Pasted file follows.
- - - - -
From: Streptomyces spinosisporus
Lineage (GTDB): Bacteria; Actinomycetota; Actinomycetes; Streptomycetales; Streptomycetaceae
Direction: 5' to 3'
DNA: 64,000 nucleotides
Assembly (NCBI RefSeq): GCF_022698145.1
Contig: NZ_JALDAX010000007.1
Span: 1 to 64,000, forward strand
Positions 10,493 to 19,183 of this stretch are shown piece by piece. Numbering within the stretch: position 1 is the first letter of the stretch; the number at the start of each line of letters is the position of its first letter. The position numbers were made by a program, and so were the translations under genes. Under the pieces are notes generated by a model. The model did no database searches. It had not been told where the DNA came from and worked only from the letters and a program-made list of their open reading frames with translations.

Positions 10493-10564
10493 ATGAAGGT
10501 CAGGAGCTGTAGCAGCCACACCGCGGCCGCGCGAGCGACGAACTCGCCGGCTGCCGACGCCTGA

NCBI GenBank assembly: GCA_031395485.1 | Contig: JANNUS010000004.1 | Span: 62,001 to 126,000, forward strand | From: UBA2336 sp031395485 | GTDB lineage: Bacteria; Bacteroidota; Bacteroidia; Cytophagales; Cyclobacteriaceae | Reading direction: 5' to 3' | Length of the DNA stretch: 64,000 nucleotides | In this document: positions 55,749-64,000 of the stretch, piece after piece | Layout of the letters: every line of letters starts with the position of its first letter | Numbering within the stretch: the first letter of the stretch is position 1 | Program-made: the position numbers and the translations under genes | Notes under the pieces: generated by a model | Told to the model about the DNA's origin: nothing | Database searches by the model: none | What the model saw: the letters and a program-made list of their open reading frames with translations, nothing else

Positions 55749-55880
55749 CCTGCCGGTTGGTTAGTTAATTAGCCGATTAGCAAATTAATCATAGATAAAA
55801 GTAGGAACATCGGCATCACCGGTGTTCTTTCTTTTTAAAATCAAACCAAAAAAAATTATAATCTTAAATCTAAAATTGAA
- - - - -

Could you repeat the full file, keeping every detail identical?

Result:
From: Streptomyces spinosisporus
Lineage (GTDB): Bacteria; Actinomycetota; Actinomycetes; Streptomycetales; Streptomycetaceae
Direction: 5' to 3'
DNA: 64,000 nucleotides
Assembly (NCBI RefSeq): GCF_022698145.1
Contig: NZ_JALDAX010000007.1
Span: 1 to 64,000, forward strand
Positions 10,493 to 19,183 of this stretch are shown piece by piece. Numbering within the stretch: position 1 is the first letter of the stretch; the number at the start of each line of letters is the position of its first letter. The position numbers were made by a program, and so were the translations under genes. Under the pieces are notes generated by a model. The model did no database searches. It had not been told where the DNA came from and worked only from the letters and a program-made list of their open reading frames with translations.

Positions 10493-10564
10493 ATGAAGGT
10501 CAGGAGCTGTAGCAGCCACACCGCGGCCGCGCGAGCGACGAACTCGCCGGCTGCCGACGCCTGA

NCBI GenBank assembly: GCA_031395485.1 | Contig: JANNUS010000004.1 | Span: 62,001 to 126,000, forward strand | From: UBA2336 sp031395485 | GTDB lineage: Bacteria; Bacteroidota; Bacteroidia; Cytophagales; Cyclobacteriaceae | Reading direction: 5' to 3' | Length of the DNA stretch: 64,000 nucleotides | In this document: positions 55,749-64,000 of the stretch, piece after piece | Layout of the letters: every line of letters starts with the position of its first letter | Numbering within the stretch: the first letter of the stretch is position 1 | Program-made: the position numbers and the translations under genes | Notes under the pieces: generated by a model | Told to the model about the DNA's origin: nothing | Database searches by the model: none | What the model saw: the letters and a program-made list of their open reading frames with translations, nothing else

Positions 55749-55880
55749 CCTGCCGGTTGGTTAGTTAATTAGCCGATTAGCAAATTAATCATAGATAAAA
55801 GTAGGAACATCGGCATCACCGGTGTTCTTTCTTTTTAAAATCAAACCAAAAAAAATTATAATCTTAAATCTAAAATTGAA